NVs and BVs must publish their annual accounts within eight days after adoption by the AGM. In the event of a financial year that coincides with the calendar year, this means that the ultimate date to file adopted annual accounts timely is 8 August (in the event of a preparation period with postponement) or 31 December (in the event of a preparation period with postponement).
You should take into account that for a company in which the shareholders are the same as the board members, the annual accounts are also adopted by preparation and signing. After adoption, the annual accounts therefore have to be filed within eight days.
Publication takes place by filing the annual accounts with the Trade Register of the Chamber of Commerce (Kamer van Koophandel).
CONSEQUENCES OF NOT FILING TIMELY
If the annual accounts are not filed timely, the board members can be held jointly and severally liable for the liabilities of the company in the event of bankruptcy, unless this constitutes a minor omission.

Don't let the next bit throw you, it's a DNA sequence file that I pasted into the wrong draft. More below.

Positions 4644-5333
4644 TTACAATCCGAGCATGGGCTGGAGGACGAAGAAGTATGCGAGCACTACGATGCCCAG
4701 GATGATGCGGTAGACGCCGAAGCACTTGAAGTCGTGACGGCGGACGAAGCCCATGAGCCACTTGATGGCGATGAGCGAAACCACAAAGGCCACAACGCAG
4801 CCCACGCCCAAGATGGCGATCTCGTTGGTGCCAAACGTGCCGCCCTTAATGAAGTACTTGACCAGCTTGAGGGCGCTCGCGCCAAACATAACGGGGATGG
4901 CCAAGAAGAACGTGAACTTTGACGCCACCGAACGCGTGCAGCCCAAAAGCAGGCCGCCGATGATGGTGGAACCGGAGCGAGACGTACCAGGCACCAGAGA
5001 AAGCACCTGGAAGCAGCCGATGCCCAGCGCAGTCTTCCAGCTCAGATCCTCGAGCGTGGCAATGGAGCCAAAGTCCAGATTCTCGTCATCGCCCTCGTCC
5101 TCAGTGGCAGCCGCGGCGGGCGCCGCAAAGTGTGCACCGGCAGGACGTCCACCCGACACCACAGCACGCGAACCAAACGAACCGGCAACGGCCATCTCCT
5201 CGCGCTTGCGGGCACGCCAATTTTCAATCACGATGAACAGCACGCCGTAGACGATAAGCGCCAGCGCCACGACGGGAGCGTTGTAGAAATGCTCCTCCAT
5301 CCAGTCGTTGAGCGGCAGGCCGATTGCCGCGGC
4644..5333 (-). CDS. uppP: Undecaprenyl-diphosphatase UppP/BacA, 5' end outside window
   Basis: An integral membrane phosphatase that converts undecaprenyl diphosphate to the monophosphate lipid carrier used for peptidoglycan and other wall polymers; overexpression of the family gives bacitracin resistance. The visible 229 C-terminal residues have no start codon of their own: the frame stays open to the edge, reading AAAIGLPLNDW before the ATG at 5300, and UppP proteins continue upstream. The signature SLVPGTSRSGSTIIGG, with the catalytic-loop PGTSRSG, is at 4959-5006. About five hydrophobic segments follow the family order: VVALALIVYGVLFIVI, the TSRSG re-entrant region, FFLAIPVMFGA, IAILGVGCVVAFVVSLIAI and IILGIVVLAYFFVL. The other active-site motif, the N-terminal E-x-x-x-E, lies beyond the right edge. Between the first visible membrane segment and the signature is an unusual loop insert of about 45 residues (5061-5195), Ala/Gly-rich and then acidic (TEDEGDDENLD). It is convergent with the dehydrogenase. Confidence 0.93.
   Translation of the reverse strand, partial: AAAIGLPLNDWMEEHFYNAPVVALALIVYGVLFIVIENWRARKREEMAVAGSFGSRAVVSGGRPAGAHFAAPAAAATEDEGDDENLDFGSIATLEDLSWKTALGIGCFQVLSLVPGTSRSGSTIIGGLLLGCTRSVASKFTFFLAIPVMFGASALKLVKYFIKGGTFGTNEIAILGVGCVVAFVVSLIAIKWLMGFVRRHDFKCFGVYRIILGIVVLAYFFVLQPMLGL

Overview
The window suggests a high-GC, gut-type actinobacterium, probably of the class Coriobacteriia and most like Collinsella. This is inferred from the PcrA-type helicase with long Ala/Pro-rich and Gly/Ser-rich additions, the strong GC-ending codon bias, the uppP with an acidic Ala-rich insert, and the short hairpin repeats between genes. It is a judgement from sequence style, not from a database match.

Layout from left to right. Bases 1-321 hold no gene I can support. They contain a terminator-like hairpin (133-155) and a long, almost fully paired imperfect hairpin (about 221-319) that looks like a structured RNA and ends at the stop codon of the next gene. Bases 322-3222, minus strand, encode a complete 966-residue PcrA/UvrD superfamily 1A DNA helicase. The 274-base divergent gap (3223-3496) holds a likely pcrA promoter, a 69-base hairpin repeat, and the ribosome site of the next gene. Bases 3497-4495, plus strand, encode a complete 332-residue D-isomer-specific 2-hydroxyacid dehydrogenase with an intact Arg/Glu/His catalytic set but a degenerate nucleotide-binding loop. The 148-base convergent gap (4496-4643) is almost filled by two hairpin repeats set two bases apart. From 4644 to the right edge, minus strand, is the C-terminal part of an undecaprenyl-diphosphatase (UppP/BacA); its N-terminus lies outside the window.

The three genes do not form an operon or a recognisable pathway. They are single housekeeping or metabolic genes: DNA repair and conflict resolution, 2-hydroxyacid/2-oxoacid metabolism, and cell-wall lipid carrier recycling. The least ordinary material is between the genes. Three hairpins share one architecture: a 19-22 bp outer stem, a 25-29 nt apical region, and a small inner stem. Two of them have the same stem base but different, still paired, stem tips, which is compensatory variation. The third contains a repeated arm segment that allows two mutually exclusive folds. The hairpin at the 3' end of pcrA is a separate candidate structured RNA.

When annuals accounts are not filed timely, it implies that the board has apparently not fulfilled its task properly which results in joint and several liability in the event of bankruptcy. This applies up to a period of three years after the not timely filing of the annual accounts. Therefore, a far-reaching consequence. This does not apply if the board members can prove that it is plausible that other circumstances led to the bankruptcy and therefore was not due to the board apparently not fulfilling their task properly.
In addition to the liability of board members, failure to file (on time) the annual accounts, is punishable as an economic offense, which can lead to a fine of € 22,500.